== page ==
Your Best Edit

Blog: Express The Essentials

Our goal at Your Best Edit is to help you to reach your greatest potential through the written word. Here, we offer you our weekly Blog: Express the Essentials, with free writing and editing tips, advice, resources, and information for students, job seekers, and professionals. Enjoy and let us know how we can assist you!

Blog: Express The Essentials

Our goal at Your Best Edit is to help you to reach your greatest potential through the written word. Here, we offer you our weekly Blog: Express the Essentials, with free writing and editing tips, advice, resources, and information for students, job seekers, and professionals. Enjoy and let us know how we can assist you!

Thinking of a Career Transition? Here are Five Simple Steps on How to Begin

Are you feeling dissatisfied and stuck in your office job? Do you daydream about spending your endless workdays doing something creative that you really enjoy? Were you recently laid off from a management position, which you felt would take you to the next level in your career? You have plenty of company.

According to the U.S. Bureau of Labor Statistics, the average American changes jobs twelve to fifteen times in their lifetime, about every five years. They may switch careers up to seven times. Between 2015 and 2016, 6.2 million people—equal to four percent of the nation’s total workforce—changed from one occupational sector to another.

Does this sound surprising? Not really, considering the rapid rise of entrepreneurship, massive losses in domestic manufacturing and retail jobs, and the frantic pace at which we scramble for the next big thing, not to mention our paychecks.

So where does this leave us? The negative feelings about our jobs perpetuate a continual state of confusion, anxiety, and frustration. We lose sleep wondering what to do next and how to pay the bills. Should we grind our teeth and hang in there to fund the mortgage?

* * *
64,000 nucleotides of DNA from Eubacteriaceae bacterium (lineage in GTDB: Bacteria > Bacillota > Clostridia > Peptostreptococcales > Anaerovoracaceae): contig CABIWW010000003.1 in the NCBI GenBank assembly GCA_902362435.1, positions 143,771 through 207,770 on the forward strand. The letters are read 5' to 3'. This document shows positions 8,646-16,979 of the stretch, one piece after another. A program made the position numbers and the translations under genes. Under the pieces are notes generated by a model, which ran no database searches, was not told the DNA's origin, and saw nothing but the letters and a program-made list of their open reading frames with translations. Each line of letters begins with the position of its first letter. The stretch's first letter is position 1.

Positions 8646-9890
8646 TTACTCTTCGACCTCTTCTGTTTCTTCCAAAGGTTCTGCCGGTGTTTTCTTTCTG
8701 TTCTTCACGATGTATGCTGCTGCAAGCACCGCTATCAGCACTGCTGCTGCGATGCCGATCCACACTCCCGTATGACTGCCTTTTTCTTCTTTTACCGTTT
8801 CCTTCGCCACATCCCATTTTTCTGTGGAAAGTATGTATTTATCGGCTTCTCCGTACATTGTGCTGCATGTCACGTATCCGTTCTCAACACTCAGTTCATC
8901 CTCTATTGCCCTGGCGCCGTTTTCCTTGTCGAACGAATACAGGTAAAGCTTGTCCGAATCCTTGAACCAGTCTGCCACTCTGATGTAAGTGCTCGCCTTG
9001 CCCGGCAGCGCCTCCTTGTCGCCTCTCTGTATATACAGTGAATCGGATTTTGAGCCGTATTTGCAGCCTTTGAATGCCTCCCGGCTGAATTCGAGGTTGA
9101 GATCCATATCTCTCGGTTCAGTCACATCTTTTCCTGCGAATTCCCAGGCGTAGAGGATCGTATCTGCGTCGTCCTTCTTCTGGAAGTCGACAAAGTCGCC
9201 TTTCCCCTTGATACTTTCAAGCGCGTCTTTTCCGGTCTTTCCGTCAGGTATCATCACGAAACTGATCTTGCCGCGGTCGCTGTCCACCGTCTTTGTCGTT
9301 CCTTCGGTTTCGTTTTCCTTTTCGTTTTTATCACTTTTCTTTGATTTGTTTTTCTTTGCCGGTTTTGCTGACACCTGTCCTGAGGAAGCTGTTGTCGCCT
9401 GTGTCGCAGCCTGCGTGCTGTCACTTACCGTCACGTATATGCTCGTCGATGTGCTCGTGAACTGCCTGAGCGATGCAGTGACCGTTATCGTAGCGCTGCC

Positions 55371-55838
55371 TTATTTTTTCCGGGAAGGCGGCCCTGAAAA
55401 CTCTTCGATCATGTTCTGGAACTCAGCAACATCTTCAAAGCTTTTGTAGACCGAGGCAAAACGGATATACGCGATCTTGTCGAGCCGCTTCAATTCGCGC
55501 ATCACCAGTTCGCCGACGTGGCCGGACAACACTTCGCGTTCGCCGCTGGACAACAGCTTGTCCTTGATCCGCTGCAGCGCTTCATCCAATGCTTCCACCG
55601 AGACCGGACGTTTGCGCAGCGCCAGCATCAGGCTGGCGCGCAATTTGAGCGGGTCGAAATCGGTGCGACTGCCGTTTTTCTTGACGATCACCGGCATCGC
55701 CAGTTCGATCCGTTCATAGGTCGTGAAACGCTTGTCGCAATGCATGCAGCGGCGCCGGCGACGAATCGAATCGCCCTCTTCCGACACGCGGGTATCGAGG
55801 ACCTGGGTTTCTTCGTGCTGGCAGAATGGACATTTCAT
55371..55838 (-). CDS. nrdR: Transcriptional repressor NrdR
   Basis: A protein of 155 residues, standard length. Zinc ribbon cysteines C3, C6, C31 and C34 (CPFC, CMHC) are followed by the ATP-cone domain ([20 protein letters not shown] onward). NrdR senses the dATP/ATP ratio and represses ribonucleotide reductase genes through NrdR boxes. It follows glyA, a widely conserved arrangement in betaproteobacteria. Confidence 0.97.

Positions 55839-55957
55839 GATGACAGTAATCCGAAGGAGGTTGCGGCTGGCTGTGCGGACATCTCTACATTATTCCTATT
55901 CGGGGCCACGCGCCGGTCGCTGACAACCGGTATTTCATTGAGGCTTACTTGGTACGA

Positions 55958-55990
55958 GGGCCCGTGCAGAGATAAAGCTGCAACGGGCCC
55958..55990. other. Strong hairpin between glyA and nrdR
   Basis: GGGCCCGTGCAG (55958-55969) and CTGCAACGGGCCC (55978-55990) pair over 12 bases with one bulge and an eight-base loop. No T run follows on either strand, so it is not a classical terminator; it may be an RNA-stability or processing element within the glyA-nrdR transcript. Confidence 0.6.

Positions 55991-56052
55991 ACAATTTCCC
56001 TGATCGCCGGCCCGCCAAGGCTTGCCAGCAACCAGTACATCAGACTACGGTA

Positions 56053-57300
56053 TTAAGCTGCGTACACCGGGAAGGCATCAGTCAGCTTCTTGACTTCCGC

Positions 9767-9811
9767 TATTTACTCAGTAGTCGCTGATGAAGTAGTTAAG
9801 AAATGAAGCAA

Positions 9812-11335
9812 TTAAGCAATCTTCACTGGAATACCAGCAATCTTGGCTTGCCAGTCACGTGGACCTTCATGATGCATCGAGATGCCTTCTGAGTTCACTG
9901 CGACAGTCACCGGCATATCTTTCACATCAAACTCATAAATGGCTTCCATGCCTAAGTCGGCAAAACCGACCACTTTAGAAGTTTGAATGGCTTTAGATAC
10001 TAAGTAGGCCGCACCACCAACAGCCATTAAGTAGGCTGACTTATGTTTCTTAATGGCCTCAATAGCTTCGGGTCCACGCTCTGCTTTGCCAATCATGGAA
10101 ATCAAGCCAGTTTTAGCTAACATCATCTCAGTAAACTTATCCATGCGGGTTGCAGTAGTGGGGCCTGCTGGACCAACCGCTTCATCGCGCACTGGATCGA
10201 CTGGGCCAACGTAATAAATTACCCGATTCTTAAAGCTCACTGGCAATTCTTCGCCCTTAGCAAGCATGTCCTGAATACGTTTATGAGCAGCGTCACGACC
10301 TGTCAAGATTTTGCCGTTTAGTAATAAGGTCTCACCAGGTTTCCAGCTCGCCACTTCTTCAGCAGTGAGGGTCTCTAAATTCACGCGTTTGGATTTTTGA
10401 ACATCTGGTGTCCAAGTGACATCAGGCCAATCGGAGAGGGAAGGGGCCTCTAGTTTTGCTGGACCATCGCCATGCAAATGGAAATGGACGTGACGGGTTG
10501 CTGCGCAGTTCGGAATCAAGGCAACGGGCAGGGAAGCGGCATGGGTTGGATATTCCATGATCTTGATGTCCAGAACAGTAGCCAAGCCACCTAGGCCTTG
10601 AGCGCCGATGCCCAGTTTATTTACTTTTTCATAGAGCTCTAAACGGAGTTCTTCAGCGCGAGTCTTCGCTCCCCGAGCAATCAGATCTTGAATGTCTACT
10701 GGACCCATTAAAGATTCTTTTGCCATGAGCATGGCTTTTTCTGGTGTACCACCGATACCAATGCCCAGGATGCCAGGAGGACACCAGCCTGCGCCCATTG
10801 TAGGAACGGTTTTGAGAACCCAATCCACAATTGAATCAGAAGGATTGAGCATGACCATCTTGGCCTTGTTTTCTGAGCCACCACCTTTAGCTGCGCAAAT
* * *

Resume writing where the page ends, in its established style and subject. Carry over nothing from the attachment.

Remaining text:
Or do we take a leap of faith that there might be a better way to live and work, and find peace of mind in the process? The answer is yes—it’s time to take that leap, but one small step at a time.

Here are five simple steps that you can follow to transition to a fulfilling new career for yourself.

Step 1: Understand where you are now
Are you truly frustrated with your profession, or are the demands of your current job driving you crazy? First, determine what you like and don’t like about what you do every day. Decide what has to change, and whether that change is possible where you are. If you’re really good at what you do and enjoy it, but the office politics have gotten out of hand, perhaps you need to make a lateral move, instead of something more drastic.

Assess the tasks and responsibilities that give you satisfaction, whether you get props from your boss or not. Are these daily assignments accomplished with skills that you can transfer to another position, and one that is related to your industry? If so, that’s great news.

Valerie Bishop, a dynamic and talented Brooklyn-based commercial artist, spoke to Your Best Edit about her recent evolution from four decades of working as a highly sought after graphic designer to mediator and dog-walker. “Slow down, turn off the noise, and tune in to what really makes sense for you. Get back to basics and remember it's a process. A big career change like this will likely take longer than you're expecting or what you have budgeted for.”

Step 2: Figure out your motive for making a change
After working as a successful independent designer with such high-profile clients such as American Express, JPMorgan Chase, Barnes & Noble, and PricewaterhouseCoopers, Bishop explains that her motivation to make a career transition was initially economic, and then became more of a holistic search for something meaningful. “The industry was disrupted and I had to research what would be viable for me in the near and distant future.”

Her first steps were to focus on pursuits that were aligned with her values and personality. Good advice for anyone contemplating such a major shift. Bishop undertook professional training as a mediator, aimed at serving fellow soloprenueurs in the creative community. She continues to network within her established community and further afield. Dog walking and pet sitting not only help with the bills, but feed Bishop's heart and soul as well.

Step 3: Assess your financial situation